Nashville celebrates its arts community with its monthly First Saturday Art Crawl on 5th Avenue North. The concentration of art galleries makes for easy browsing and indulging in the diverse mediums and formats of the talented artists displaying works in each exhibition. Music performers are often part of the street scene during these Downtown Partnership Art Showcases and such was the case Saturday night.
Among the galleries opening their doors Saturday was new kid-on-the-block, The Tennessee Art League, at 219 5th Avenue North. The gallery is filled with a wide array of artworks which tantalize, stimulate and imprint upon the viewer. There is a wide variety of paintings, pen & ink drawings, photography, woodwork, 3-D and mobile sculptures, and small handcrafted ceramics.
November’s Art Crawl came as the winter holiday season was just gearing up. Now, with December barrelling in with cold, a stroll among the many displays helps alleviate the winter blahs. As visitors stroll among the exhibits on display, many works will appeal to the first-time buyer as affordable artwork purchases and they would be correct. Much of the works on exhibit are vibrant and impressive in color, style and presentation. Others will evoke a recollection of memories from youthful days, while still others inspire reflection and contemplation.
The entrance foyer was given to Vanderbilt student Wenhao Liu’s massive artwork, Flow. Liu utilizes over 80,000 bamboo skewers to create a wall length display of protruding projectiles much like porcupine quills. The image is at once arresting and alluring. The narrowness of the foyer helps the piece recall crowds pressing together moving in opposing directions. The natural bamboo color suggests a warmth and graceful pattern often associated with a traditional craft-based sensibility. A second artwork of over 500 black skewers accompanies the larger Flow.
John Cranshaw has a pillar exhibit entitled, Art & Guitar, which is a display of guitars used by famous music legends, many from the late 80’s and early 90‘s rock era. The guitars are identified by owner and music genre and moment in the spotlight.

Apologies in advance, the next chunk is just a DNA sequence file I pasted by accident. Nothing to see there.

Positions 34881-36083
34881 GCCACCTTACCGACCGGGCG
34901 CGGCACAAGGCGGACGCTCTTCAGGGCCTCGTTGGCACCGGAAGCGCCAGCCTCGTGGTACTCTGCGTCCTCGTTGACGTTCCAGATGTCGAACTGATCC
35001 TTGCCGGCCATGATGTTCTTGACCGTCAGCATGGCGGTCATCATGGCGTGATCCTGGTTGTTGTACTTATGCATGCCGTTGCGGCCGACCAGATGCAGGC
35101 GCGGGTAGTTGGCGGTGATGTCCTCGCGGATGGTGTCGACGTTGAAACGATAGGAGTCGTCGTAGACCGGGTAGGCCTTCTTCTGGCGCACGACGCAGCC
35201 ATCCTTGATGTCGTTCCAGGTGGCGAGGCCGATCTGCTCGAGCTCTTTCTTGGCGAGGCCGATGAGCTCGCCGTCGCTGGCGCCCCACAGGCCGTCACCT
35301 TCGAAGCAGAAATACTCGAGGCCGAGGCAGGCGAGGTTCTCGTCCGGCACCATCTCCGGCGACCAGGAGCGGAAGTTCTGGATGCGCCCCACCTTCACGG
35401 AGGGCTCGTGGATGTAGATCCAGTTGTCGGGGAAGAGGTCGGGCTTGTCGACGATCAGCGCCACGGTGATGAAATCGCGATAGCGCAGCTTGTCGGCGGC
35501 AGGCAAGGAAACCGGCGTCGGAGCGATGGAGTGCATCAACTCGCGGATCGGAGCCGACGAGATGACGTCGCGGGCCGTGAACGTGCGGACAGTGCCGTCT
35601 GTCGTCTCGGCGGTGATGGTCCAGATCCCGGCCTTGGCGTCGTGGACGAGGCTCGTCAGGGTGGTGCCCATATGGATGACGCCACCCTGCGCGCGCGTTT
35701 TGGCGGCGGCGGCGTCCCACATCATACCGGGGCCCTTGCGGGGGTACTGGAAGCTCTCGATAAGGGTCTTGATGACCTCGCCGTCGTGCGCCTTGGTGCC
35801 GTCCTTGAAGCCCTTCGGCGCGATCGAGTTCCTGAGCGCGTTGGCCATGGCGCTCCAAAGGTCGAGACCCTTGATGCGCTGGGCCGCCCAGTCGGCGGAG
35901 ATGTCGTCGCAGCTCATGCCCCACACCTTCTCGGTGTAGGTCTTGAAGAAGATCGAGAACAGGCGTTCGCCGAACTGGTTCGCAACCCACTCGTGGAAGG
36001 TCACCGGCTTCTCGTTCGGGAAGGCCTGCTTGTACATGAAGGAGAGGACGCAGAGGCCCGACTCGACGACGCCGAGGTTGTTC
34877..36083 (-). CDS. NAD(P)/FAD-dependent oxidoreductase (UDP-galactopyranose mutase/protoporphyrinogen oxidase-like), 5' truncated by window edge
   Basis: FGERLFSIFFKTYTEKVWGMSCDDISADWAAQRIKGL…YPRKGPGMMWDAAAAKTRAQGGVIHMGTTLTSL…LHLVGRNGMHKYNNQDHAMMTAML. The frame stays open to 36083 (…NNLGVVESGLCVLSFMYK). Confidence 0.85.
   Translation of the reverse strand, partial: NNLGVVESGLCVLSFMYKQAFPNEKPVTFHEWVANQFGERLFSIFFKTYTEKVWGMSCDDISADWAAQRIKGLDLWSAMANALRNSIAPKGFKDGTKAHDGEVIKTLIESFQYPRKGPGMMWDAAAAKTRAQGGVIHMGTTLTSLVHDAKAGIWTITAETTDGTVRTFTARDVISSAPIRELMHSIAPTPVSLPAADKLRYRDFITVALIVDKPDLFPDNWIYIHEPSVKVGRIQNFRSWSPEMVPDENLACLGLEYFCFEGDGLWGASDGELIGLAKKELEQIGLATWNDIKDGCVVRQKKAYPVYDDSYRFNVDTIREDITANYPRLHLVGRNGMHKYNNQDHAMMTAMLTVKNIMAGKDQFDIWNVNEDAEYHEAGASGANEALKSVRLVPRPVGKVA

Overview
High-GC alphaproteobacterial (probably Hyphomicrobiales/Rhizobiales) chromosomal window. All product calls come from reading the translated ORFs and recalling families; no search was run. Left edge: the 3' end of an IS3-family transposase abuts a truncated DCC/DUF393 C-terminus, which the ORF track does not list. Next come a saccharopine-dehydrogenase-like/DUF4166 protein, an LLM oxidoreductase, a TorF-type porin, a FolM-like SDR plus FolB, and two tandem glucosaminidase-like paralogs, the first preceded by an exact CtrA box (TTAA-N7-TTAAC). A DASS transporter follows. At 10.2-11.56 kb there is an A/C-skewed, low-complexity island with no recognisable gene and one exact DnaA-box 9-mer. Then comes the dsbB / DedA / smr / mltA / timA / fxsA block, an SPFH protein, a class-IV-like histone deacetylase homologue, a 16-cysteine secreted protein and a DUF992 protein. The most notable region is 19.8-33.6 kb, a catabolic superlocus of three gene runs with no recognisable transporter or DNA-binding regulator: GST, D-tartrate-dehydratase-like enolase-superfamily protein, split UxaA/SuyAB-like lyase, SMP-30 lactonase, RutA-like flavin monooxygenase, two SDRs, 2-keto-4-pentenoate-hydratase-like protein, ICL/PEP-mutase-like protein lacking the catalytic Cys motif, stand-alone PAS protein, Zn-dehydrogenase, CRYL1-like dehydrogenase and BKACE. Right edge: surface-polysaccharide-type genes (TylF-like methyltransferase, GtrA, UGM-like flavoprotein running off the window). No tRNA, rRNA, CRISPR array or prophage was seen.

Ev Niewohner has a pillar exhibit with many smaller works that celebrate the vibrancy of jazz and latin music. Bob Jones also shares a pillar exhibit which displays his music legends photography that recall many of the greats of rock and roll. Jones also has the Ethel Smith Gallery which showcases a vast array of his wondrous pen and ink portrait drawings. These are some of the most striking images on display. Visitors will find themselves captivated and rooted to this section as they strive to study each of the over fifty portraits on the wall. From Miles Davis to Native American warriors to old coal miners, Jones’ images are simply impressive character studies of people who populate the American Story.
Clarksville artist Tess Lankovich has a new work on display in the Member’s Gallery section. Tess is trying her hand with a new medium and this work suggests she is well equipped to master this medium. Her style has shifted to meet the dimensions of this new medium utilizing bolder strokes and a richer layering of paints to suggest a 3-D element of vision but not quite venture into that realm. “This Is You” is another artwork which will reward the persistent viewer with a revelation of its not-so-obvious elements and aptly named title.
Bernie Roberts offers a 3-D interactive Horse and Rider sculpture that is one of his larger artworks to date. Roberts has made quite an impact among T.A.L. visitors with his interactive mobile sculpture artworks. In past showcases he has exhibited a swing dancing couple, a bucking bronco rider and a soaring eagle. Andrew Smith offers Sea by Sea, a 3-D presentation of a field of blooming poppies under a fluffy cloud filled sky.
Cindy Billingsley presents Sandy Hook , a 3-D sculpture memorial to Sandy Hook that is compelling to study and inspiring to reflect upon. Woodwork impressario Barry Werner displays his Mozambique, a diminutive vertically opposing, multi-hued wood artwork that is dazzling and and mesmerizing to view. Connie Valedon shares her pet love with Paco Kitty, a large portrait which showcases the feline’s enchanting eyes. Peach McComb is also present with a colorful emotive abstract titled Harlem and a still life, On the Sill.
Trin Blakely offers an enchanting Stormy Barn photography piece that truly captures the titled subject. Marris Jones displays his musical legend devotion with Remembering Michael, an acrylic rendering that captures the music icon’s unforgettable profile. Terri Jordan, another Clarksville artist, continues her Spanish Ladies series with Wall Flower.
Jilene Renee picks up John Cranshaw’s guitars of music legends with her glitter on canvas tributes to Eddie Van Halen and Willie Nelson. Dina D’Argo displays several horse-image themed works that lovingly showcase the majesty of these magnificent creatures. Art lovers of all stripes will find the November exhibits at the T.A.L. offer much to enjoy and enchant.
As the holiday gift-giving gets under way, stopping in here could reward the art aficionado with a vast array of treasured gifts. The T.A.L. Gift Shop also offers a myriad of small wonders to share for mindful gift-givers. Handcrafted one-of-a kind jewelry- bracelets, earrings, necklaces, handcrafted writing instruments, scarfs and other apparel, wooden bowls and platters, sculptures and ceramic figurines, cards, posters and other unique pieces of art works.
[Photos by Turner McCullough Jr./JazzWaves Imaging Solutions]